Someone asked the other day what kinds of works literary agents handle--including poetry, screenplays, etc. The answer was obvious. To me. Here's what I told him.
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For openers, keep this in mind: Not all literary agents are alike. That's the first piece of news I'd like to leave you with. The second is that, of the six agents I've had in my life (three great and three barely human), all of them handled both fiction (novels) and nonfiction. In short, literary agents are sales people who specialize in selling book-length manuscripts to conventional, advance-paying publishing houses. Does that mean any and all book-length manuscripts? Well, not quite.
The exception is academic, university, and scientific tomes, which are a specialty unto themselves. Also, while some agents handle children's or Young Adult books, not all do. You would need to check out an agent's Website to tell for sure.
You see, adult trade book publishers are a specific targeted group. They publish books to the general trade (thus the name) and promote them both online, in brick-and-mortar bookstores, and through the publishers' own distribution network. With that said, it makes sense that agents have a targeted list of the names of trade-book editors and their publishers to whom they regularly pitch their wares. Give them something outside of that trade list, and they're lost. Understandably. Poetry publishers? Uh-uh. University presses" Sorry, no. Academic presses? No, thanks. Theatrical works? Are you kidding me? Screenplays? Get out of here!
Each specialty publishing/production area has its own set of agents specializing in pitching to those publishers and producers. If they stray outside of their areas of expertise, they're lost. Get the picture?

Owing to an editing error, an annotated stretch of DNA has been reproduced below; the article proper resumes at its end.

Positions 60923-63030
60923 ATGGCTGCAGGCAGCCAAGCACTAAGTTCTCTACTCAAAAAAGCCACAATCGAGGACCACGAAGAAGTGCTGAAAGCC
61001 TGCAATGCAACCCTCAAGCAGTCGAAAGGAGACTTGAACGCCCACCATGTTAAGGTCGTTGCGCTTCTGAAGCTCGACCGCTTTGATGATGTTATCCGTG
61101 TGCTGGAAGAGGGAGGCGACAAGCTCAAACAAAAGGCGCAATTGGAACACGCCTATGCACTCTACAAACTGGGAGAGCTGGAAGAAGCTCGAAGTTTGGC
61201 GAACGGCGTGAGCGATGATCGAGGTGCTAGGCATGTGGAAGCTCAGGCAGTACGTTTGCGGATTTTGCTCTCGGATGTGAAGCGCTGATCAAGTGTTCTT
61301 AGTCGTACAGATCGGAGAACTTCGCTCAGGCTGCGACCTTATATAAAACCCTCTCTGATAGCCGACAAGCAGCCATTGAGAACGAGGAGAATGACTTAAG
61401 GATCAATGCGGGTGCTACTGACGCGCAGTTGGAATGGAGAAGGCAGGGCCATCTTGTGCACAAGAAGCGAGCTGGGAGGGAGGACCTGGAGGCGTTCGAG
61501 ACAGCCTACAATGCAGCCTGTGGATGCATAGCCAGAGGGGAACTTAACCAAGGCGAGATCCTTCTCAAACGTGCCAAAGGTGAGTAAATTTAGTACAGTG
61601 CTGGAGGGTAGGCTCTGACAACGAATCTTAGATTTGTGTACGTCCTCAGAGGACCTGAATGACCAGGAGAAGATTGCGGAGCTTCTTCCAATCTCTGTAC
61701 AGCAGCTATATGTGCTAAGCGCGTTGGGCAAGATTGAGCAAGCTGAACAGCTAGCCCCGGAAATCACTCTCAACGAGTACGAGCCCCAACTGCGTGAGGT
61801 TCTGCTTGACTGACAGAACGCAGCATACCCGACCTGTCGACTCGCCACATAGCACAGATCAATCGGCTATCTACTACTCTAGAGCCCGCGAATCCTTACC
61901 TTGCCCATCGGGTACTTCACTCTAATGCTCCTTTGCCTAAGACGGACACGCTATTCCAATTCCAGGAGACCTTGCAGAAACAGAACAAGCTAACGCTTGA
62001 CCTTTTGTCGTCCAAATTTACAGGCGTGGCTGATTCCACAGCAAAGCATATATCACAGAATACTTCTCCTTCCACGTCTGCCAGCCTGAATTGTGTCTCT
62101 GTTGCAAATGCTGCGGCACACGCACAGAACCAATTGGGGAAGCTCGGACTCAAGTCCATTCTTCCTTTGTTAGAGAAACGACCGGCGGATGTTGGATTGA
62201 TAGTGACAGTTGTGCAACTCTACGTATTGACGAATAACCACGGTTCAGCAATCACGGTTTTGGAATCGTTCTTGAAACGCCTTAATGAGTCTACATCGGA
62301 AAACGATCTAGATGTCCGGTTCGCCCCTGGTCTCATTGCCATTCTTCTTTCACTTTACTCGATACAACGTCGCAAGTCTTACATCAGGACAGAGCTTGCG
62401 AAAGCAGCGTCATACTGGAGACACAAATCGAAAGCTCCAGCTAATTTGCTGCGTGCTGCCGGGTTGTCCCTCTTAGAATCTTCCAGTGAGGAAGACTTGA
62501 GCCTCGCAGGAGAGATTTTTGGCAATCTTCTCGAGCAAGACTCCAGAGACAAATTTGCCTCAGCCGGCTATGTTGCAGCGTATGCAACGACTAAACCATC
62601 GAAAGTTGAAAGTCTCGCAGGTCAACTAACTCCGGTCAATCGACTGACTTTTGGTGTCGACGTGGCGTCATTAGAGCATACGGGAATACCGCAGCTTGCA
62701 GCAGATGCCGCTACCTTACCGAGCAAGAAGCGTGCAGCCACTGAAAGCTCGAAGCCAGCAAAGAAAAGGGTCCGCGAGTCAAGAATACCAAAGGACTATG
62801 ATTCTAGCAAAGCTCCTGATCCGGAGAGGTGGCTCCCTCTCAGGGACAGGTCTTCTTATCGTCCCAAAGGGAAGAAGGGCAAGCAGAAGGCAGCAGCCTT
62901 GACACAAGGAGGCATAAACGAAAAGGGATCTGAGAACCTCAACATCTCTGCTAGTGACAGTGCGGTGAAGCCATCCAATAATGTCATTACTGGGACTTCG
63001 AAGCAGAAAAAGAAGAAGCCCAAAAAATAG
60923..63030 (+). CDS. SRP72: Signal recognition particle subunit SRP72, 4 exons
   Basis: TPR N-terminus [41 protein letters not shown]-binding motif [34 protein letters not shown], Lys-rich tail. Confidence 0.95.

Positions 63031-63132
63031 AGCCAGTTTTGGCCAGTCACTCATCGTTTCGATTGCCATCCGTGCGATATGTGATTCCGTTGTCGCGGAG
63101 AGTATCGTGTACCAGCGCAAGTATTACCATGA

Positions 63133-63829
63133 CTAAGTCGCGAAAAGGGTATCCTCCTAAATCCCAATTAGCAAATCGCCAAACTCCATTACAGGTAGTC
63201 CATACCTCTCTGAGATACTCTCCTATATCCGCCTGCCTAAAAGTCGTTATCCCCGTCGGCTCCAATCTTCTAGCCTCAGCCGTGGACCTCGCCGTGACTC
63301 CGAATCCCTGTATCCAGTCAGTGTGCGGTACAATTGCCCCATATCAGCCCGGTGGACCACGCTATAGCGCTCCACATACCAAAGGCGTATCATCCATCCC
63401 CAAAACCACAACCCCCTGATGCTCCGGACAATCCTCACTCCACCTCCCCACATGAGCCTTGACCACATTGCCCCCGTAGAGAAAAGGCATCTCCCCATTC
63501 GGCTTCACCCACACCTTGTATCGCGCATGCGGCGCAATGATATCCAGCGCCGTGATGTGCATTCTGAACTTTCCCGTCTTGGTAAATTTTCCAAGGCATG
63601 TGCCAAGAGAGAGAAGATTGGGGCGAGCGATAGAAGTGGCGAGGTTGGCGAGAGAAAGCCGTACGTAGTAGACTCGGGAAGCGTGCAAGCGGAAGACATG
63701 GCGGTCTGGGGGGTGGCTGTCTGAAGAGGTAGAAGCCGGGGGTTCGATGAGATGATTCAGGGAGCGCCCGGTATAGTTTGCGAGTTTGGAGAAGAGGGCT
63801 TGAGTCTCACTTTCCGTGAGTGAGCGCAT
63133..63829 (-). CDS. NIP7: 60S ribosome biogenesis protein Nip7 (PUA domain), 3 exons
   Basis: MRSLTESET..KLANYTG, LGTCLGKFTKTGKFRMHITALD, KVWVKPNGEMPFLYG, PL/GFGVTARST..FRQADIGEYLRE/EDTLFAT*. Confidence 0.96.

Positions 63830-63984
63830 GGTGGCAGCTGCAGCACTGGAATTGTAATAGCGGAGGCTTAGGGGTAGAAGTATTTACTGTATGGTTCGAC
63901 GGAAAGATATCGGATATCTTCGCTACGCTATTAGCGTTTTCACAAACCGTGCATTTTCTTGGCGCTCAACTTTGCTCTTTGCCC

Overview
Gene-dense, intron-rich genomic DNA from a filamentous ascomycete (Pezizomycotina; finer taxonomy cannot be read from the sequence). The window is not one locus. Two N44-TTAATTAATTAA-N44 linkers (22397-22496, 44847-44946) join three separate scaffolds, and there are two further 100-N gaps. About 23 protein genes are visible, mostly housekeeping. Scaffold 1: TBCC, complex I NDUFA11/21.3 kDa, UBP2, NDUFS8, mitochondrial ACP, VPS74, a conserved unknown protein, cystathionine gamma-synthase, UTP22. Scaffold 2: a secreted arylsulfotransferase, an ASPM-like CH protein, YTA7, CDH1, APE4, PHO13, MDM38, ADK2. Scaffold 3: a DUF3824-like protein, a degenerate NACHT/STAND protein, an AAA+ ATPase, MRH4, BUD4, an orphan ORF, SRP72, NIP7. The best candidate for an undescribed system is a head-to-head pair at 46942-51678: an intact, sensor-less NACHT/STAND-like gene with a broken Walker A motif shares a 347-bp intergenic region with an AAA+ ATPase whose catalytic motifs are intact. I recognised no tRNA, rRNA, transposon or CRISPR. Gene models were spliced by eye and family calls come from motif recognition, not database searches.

And, to answer your question, few agents specialize only in representing novels (fiction), although some do. Most specialize in book-length trade material period. No agents I know of specialize in handling poetry. And virtually none specialize in short stories, articles, and reportage. There's simply not enough money in it doing so to make their cut (15 percent of the sale) worthwhile.
Now, with all that said, I must admit that my very first literary agent, Larry Sternig, handled short stories and articles for his writers. That's back when the standard agency fee was only 10 percent. That meant that, for every article he sold for $200, he'd reap a whopping twenty bucks in commission. Hardly enough to pay for postage. Except that Sternig handled numerous writers who sold tons of short pieces to numerous national magazines while he also represented book sales. In the end, he understood the trade magazine market well and made his unique situation profitable. Most agents these days don't want to work that hard. Sad but true.
But to be certain you don't waste time barking up the wrong tree, find the agent's Website or listing in Writer's Market or elsewhere and check out the agent's requirements before querying. Until you find someone who's the perfect for you and your work ...
Smoke if you've got 'em.
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D. J. Herda is author of the new e-Book series of writing advice, About Writing Right, available at Amazon and at fine booksellers everywhere. His Website is at www.djherda.org. You can also check out his column, "The Author-Ethicist," at Substack. It's free; it's entertaining; it's informative, and it runs weekly. Well, almost weekly. Occasionally weekly. Sometimes weekly. (Hey, he does his best!)